Soviet Art

USSR Culture

Soviet actress Ninel Myshkova

Soviet actress Ninel Myshkova in Sadko, 1952

Soviet actress Ninel Myshkova (May 8, 1926, Leningrad, USSR – September 13, 2003, Moscow, Russia) – Soviet film and stage actress. Honored Artist of the RSFSR (1976). Film Sadko, 1952

Soviet actress Ninel Myshkova was born May 8, 1926 in Leningrad. Her father, Konstantin Romanovich Myshkov was a lieutenant general of artillery. In the post-revolutionary period, many parents gave their new-born children unusual names, and Konstantin also didn’t remain aloof from these trends. Name Ninel means LENIN is read from right to left, but Ninel herself did not like her name and preferred to be called Eva. In 1947, Ninel graduated from the Theatre School named after Boris Shchukin, where she studied in the studio of V.K.Lvova. On the same course with Ninel Myshkova studied the future stars of Soviet cinema Yulia Borisova, Alla Parfanyak and Elvira Lutsenko.
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Soviet Georgian actress Sofiko Chiaureli

Soviet Georgian actress Sofiko Chiaureli. 'The Color of Pomegranate' (1972)

Soviet Georgian actress Sofiko Chiaureli. ‘The Color of Pomegranate’ (1972) (21 May 1937 – 2 March 2008)

Soviet Georgian actress Sofiko Chiaureli was born May 21, 1937 in Tbilisi, Georgian SSR of the USSR. Her mother was actress Veriko Andzhaparidze and her father – founder of Georgian Musical Comedy Theatre named after Vaso Abashidze, a theater director, artist and filmmaker Michael Chiaureli. Sofiko had two brothers. One of them, Otar Chiaureli, later graduated from the Tbilisi Academy of Arts and became a documentary filmmaker. The second brother of Sofiko, Ramaz Chiaureli, graduated from the Directing Department of State institute of Theatrical Art in Moscow. He directed performances “Far from Moscow” and “Twelfth Night”, and was also engaged in the documentary. Both brothers of Sophiko mysteriously gone from life when they turned 49 years old.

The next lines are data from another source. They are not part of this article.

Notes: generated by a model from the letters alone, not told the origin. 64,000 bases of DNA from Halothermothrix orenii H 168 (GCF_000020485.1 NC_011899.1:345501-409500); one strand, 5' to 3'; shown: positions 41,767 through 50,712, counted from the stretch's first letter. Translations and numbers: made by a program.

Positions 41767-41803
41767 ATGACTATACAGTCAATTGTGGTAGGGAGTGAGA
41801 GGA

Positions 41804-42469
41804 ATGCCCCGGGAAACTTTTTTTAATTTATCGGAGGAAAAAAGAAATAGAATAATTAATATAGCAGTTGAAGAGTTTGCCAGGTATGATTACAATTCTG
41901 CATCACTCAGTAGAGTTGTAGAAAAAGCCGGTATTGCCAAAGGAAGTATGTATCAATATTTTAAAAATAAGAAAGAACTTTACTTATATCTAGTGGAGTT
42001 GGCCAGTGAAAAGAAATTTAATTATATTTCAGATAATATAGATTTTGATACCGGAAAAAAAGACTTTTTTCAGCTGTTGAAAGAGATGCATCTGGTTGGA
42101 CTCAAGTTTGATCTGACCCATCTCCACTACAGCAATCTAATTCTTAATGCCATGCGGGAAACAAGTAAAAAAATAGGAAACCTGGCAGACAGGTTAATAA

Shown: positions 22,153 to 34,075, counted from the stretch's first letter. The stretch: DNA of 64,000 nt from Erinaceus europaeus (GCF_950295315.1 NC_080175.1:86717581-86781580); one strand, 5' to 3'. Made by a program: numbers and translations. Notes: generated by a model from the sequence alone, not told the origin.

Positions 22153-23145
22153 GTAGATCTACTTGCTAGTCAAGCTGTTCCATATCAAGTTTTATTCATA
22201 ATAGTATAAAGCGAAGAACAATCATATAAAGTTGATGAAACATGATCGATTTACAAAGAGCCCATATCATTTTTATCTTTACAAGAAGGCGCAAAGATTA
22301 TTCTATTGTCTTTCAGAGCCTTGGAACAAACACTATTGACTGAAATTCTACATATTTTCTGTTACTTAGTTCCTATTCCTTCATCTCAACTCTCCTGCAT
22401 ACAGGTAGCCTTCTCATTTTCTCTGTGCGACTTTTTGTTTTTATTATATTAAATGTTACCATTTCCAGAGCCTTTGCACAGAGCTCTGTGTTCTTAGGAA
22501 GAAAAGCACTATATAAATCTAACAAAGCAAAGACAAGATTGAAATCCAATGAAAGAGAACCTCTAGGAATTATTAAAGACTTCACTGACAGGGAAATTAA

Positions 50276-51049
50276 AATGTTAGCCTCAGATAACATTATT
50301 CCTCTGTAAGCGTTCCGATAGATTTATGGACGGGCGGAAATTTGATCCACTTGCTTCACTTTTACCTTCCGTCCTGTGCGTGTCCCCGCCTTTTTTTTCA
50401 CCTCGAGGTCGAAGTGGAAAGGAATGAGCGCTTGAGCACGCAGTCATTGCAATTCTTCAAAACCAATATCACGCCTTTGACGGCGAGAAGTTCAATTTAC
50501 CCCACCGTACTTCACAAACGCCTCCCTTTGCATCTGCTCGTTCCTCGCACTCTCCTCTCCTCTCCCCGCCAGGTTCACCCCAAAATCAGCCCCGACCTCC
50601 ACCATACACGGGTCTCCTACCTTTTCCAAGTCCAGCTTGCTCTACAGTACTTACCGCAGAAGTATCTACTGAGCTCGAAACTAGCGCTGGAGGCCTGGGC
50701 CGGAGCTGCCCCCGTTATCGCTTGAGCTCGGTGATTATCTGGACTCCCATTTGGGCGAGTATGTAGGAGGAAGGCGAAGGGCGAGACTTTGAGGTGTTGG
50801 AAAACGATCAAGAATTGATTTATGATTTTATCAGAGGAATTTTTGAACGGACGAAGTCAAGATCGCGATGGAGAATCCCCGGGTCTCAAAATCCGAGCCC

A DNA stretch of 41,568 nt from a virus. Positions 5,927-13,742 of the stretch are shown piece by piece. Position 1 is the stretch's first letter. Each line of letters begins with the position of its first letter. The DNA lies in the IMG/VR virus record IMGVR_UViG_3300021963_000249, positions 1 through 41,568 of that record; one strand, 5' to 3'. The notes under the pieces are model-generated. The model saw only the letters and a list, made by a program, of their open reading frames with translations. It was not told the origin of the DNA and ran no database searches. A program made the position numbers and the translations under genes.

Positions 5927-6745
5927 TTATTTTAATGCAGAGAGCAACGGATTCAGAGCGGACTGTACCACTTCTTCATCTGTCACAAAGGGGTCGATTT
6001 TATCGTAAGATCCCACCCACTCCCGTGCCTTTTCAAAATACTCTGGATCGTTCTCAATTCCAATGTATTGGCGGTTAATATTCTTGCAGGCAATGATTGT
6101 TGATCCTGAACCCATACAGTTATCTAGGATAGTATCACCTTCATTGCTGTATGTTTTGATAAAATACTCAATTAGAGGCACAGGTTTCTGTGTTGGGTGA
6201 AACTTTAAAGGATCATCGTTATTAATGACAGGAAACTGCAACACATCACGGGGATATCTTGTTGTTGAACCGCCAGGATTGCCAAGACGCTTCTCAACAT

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Soviet Set Designer Boris Knoblok

Soviet Set Designer Boris Knoblok in 1950s

Soviet Set Designer Boris Knoblok, 1950s

Soviet Set Designer Boris Knoblok (April 19, 1903, Moscow – February 4, 1984, Moscow) – Honored Artist of the RSFSR, the winner of the Stalin and the State Prize of the Tatar ASSR. Boris Georgievich Knoblok belonged to a generation of artists who came to the theater decorative art from painting, architecture, graphic. They mastered a new profession, putting their first performances. Many could not withstand the theater test. Knoblok survived, stayed there forever. He perfectly mastered the traditional space of the stage, drama and music, willingly designed there the performances of contrasting genres. But if within the “scene – the box” was not enough for him, and he was constantly looking for the application of his abilities in the circus, cinema and sports.
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6th World Festival of Youth in USSR

Moscow during 6th World Festival of Youth in USSR

Moscow during 6th World Festival of Youth in USSR

VI World Festival of Youth and Students – Youth International festival, which opened July 28, 1957 in Moscow. The guests of the festival were 34,000 people from 131 countries. The slogan of the festival – “For Peace and Friendship”. The head artist of the VI World Festival of Youth and Students in 1957 was Boris Knoblok. One can marvel at the scale of thinking of the artist, his inexhaustible imagination, together with the experience of the joy of collective creativity, the foresight with which he and the organizers of the festival went to meet the people’s initiative, turning the aesthetic factor in the warm hospitality of Muscovites. The symbol of the Youth Forum, which was attended by delegates of leftist youth organizations in the world, became a dove of peace, devised by Pablo Picasso.